Showing posts from January 22, 2012


Review: Wild Target

Usually unflappable hitman Bill Nighy (who is feared by reputation only because no one has ever even seen him he’s that elusive) is pestered by his elderly mother Eileen Atkins (no stranger to killing herself) to produce an heir. He’s been hired to kill a young con artist (Emily Blunt- whose name always sounds like naughty Cockney rhyming slang to me), but finds he just can’t go through with it. However, this is mostly due to circumstance (something continues to get in the way), rather than just second thoughts. Instead he saves her life in a parking garage (i.e. He kills a rival hitman for muscling in on his turf), taking along a young garage employee (Rupert Grint) for good measure as they flee Nighy’s replacements, sent by mobster Rupert Everett. Grint even manages to bump one of them off himself. Blunt, not knowing that Nighy is actually a hitman (not to mention one hired to killer her) pays him to be her personal bodyguard and Nighy begrudgingly accepts.Needles…


Review: The Men Who Stare at Goats

Set in the early 00s, Ewan McGregor plays a journalist who in an effort to prove his worth to the wife who has just left him, goes to Iraq to cover the war there. At a bar in Kuwait he runs into a guy (George Clooney- with Tom Selleck’s facial hair), whose name he recognises from a list of names of operatives in a psychic warfare program by the US Government created in the 80s. Called Psi-Ops (or ‘Jedi Warriors’, Har-Har), they’re a special brand of ‘super soldier’. He got this information from a weirdo (Stephen Root) who claimed he had videotape evidence of his ability to kill a hamster with his mind (The title comes from a similar experiment to stop a goat’s heart). Anyway, McGregor decides to tag along with Clooney and learns about the New Earth Army, a hippy-dippy movement started by a Dude-like Vietnam Vet named Django (played by Jeff Bridges of course). Clooney at the time was considered the NEA’s top Jedi Warrior. We also learn how the NEA was …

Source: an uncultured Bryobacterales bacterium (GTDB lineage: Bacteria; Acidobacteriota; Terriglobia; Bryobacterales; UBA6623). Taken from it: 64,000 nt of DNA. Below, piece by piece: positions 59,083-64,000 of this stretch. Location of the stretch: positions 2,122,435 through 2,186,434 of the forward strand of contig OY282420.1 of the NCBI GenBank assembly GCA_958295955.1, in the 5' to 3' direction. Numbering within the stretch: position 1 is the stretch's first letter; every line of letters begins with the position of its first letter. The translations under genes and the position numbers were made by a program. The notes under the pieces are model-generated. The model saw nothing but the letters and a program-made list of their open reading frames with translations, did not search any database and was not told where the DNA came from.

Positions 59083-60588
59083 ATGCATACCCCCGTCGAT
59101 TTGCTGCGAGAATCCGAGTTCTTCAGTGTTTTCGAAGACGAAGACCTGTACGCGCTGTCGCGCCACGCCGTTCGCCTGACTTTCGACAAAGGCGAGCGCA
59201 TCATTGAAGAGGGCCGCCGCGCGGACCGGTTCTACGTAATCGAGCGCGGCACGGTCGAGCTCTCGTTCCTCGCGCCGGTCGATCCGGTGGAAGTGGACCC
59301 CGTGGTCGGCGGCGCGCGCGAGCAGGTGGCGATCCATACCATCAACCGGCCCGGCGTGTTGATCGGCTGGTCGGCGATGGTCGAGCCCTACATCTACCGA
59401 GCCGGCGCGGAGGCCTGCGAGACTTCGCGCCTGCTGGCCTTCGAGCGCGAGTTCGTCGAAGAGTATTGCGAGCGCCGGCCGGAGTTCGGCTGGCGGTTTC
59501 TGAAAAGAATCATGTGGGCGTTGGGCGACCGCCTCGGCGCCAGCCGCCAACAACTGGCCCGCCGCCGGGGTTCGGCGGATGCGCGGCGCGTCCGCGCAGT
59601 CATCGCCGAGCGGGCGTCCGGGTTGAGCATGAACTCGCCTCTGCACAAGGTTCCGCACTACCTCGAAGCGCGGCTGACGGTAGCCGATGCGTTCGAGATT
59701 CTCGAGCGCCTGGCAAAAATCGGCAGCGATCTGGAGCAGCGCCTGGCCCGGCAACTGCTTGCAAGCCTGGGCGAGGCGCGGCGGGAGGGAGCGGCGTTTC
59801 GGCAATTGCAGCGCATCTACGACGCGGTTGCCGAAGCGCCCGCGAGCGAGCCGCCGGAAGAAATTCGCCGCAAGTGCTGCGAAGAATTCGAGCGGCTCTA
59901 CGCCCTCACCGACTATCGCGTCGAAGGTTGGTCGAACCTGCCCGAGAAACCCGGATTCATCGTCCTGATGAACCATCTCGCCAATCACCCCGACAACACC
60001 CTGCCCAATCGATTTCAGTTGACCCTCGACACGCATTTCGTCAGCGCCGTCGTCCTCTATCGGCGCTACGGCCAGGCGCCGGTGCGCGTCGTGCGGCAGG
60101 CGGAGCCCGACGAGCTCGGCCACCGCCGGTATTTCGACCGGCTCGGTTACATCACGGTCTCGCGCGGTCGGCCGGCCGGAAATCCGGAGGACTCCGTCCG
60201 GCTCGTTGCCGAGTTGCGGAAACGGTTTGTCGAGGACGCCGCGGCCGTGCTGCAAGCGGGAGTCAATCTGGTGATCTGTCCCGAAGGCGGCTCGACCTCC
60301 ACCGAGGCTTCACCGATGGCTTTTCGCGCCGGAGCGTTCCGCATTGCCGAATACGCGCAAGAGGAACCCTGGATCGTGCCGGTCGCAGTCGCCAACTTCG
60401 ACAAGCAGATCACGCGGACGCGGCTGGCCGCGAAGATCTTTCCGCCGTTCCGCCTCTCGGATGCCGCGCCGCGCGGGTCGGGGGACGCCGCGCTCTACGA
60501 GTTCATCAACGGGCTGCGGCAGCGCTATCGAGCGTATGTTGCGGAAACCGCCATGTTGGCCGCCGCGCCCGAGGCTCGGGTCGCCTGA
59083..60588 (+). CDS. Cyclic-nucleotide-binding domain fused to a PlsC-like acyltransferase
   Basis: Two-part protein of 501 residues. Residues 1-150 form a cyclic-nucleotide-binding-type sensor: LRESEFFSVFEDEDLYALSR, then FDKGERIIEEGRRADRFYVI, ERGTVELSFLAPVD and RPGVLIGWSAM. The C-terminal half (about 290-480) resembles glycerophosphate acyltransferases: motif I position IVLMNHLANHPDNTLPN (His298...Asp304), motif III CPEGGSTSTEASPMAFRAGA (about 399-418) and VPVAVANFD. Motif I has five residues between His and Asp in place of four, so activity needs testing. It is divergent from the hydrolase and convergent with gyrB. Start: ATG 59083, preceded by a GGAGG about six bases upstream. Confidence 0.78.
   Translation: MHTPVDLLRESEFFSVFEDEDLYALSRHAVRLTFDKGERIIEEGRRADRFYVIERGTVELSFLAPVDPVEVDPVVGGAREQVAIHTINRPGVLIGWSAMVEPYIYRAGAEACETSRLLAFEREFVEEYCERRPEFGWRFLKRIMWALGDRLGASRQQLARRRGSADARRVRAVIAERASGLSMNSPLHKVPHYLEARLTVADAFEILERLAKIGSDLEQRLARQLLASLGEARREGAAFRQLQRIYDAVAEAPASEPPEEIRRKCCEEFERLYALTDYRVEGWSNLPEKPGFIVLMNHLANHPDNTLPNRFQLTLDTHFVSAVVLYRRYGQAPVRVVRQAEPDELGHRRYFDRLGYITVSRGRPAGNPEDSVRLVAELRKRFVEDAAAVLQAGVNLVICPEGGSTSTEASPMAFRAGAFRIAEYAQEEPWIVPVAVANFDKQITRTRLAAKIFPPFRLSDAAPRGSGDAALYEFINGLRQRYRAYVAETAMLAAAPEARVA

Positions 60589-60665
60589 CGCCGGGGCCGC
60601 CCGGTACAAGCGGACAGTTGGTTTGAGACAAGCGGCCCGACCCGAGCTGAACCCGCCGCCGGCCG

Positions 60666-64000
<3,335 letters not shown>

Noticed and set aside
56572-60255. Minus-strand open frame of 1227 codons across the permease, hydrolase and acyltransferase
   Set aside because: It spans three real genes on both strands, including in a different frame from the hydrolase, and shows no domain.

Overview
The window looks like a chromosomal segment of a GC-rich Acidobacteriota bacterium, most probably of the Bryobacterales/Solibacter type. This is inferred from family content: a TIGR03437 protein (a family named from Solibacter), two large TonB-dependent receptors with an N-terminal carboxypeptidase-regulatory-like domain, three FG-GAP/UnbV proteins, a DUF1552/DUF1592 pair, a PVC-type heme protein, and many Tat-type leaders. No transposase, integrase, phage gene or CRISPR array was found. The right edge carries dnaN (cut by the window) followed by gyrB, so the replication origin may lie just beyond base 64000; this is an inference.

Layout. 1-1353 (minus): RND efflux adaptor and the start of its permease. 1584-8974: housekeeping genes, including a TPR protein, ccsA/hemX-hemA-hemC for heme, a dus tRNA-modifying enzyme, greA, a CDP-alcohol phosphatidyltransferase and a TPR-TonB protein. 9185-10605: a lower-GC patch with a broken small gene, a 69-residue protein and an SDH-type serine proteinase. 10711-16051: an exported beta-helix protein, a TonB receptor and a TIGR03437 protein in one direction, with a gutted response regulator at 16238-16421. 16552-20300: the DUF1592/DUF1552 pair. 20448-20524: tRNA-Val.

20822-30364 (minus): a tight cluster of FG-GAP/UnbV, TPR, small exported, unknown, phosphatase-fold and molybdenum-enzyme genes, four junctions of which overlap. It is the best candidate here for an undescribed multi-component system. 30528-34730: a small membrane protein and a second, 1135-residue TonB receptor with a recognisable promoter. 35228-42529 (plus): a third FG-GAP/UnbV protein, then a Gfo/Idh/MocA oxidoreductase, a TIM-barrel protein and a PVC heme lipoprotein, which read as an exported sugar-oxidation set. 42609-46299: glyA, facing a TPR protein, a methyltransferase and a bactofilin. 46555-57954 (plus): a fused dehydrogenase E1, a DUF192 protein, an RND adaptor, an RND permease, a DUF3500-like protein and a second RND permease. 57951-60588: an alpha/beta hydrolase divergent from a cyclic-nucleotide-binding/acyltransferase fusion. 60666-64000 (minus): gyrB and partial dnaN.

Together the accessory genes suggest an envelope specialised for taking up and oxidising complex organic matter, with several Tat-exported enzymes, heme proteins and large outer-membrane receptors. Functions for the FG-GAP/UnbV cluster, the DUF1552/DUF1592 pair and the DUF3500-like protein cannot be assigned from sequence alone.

Review: Religulous

I, like Bill Maher am an atheist, bordering on agnostic. I mean, I generally do not believe in God, certainly not the God worshipped by any organised religion, but who in the hell really knows and who even knows if it’s important to know? Maybe this- life, the thing we’re all experiencing now, is the one and only important thing. I say this because the subject of Maher’s 2008 documentary, directed by Larry Charles (the infamous “Borat” and “Bruno”) is religion, from the point of view of devout atheist comedian/TV host Maher. So it’s kinda hard to watch a film like this without your own opinions coming into play. I mean, I’m sure there are countless seriously devout religious people out there who will refuse to even see this potentially offensive (well, almost certainly offensive) criticism, and frequent mocking of, religion. That is their right, no doubt about it, and even if you are a religious person who is open-minded and critical, you’ll still probably wince a fe…


Review: Twelve O’Clock High

Set in WWII England with American flyboys losing a commanding officer (Gary Merrill) accused of being too friendly and compassionate, and gaining a new one in rigid, aloof Gregory Peck (as a character named Brig. General Frank Savage, no less!), who despite being friends with the former, is the man who recommended he be replaced. Needless to say, the anal-retentive, humourless Savage doesn’t gel with the men under his leadership, particularly early on. And he doesn’t have it easy, his crew is poorly looked upon, but Peck stoically and rigidly tries to whip them in to shape, nonetheless. Whether they like him or not, or whether he likes them or not, is of no consequence to him...or is it? Millard Mitchell plays Savage’s superior, Hugh Marlowe does his best Robert Ryan impersonation as a somewhat untrustworthy (in Peck’s eyes at any rate) Lieutenant Colonel, and Paul Stewart scores in a small role as a possibly too compassionate doctor. As Savage’s one ally, D…